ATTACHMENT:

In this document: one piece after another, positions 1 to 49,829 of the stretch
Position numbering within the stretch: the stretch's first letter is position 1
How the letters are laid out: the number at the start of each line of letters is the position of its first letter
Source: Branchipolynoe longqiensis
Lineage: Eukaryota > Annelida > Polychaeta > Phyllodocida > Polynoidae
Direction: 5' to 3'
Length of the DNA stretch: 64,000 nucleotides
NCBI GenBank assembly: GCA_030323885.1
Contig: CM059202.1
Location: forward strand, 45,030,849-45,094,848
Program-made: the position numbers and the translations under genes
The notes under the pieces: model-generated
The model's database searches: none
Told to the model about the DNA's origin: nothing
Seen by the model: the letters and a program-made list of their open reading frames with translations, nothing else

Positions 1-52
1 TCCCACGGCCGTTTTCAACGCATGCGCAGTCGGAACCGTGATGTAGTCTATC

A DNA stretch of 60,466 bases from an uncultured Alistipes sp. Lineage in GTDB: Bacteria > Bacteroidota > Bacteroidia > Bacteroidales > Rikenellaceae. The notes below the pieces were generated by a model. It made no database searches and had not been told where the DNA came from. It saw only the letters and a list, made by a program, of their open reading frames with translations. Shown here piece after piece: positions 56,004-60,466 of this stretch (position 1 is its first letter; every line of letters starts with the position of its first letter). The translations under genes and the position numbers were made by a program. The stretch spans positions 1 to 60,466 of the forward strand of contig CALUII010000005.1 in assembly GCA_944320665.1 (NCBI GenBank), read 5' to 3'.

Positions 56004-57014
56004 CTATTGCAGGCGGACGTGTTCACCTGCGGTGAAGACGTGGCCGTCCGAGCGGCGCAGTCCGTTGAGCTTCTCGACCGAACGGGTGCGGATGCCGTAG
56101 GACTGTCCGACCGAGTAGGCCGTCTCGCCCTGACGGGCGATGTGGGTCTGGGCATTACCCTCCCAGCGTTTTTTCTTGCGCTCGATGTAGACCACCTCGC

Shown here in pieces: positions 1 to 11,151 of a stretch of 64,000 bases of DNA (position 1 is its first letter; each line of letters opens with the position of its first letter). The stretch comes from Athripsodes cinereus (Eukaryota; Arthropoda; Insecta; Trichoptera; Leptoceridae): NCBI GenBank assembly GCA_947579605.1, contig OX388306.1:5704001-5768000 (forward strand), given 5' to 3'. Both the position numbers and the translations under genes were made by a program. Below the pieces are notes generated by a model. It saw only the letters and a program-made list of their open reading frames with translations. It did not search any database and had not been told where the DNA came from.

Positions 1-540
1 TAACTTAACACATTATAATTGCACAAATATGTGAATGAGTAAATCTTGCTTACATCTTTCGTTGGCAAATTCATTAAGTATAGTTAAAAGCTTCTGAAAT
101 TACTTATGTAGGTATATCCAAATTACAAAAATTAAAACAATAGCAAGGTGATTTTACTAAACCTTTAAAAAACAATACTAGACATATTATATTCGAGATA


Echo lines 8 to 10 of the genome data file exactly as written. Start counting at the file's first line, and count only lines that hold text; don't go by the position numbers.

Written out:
NCBI GenBank assembly: GCA_030323885.1
Contig: CM059202.1
Location: forward strand, 45,030,849-45,094,848